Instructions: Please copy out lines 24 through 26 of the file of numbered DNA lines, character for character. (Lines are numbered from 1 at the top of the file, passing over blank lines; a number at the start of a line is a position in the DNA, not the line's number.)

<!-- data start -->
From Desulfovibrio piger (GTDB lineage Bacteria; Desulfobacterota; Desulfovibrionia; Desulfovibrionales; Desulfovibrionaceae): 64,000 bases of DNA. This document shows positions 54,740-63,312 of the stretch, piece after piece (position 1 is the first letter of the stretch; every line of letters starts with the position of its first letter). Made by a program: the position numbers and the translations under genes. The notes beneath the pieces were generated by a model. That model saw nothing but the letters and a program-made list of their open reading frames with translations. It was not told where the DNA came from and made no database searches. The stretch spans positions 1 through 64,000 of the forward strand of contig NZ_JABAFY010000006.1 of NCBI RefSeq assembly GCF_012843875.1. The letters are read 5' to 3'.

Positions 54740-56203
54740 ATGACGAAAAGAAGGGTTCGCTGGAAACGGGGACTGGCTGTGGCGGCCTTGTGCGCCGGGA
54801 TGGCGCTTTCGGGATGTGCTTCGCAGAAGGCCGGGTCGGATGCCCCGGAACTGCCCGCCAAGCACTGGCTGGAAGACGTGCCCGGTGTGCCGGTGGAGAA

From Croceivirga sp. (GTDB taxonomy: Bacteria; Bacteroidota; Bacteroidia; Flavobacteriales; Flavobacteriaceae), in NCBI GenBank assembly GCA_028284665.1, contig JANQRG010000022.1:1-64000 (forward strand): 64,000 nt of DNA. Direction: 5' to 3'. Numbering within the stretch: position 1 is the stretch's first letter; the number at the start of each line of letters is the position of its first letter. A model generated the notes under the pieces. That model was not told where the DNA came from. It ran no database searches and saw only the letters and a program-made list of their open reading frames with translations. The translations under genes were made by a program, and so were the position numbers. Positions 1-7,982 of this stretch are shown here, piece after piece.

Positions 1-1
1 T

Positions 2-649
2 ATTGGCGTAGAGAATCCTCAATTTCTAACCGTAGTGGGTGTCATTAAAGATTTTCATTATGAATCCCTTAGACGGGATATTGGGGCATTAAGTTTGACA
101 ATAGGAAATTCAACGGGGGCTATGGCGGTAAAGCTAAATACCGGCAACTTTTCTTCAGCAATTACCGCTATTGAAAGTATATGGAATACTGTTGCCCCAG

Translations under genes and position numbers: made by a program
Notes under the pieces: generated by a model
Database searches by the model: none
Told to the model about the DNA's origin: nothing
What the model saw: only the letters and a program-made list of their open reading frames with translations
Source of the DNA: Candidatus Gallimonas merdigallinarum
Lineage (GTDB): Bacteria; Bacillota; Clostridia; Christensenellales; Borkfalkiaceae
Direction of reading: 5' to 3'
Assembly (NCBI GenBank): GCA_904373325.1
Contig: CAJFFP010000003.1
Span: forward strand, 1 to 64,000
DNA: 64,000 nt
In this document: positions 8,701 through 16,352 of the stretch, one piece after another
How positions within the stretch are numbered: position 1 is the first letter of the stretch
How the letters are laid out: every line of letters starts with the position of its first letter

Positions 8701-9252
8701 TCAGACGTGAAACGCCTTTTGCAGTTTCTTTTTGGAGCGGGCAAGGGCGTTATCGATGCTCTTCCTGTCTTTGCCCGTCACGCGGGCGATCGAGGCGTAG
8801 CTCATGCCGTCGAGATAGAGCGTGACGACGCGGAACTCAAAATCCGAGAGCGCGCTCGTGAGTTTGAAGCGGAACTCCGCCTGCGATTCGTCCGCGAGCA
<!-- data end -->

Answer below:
How positions within the stretch are numbered: position 1 is the first letter of the stretch
How the letters are laid out: every line of letters starts with the position of its first letter

Positions 8701-9252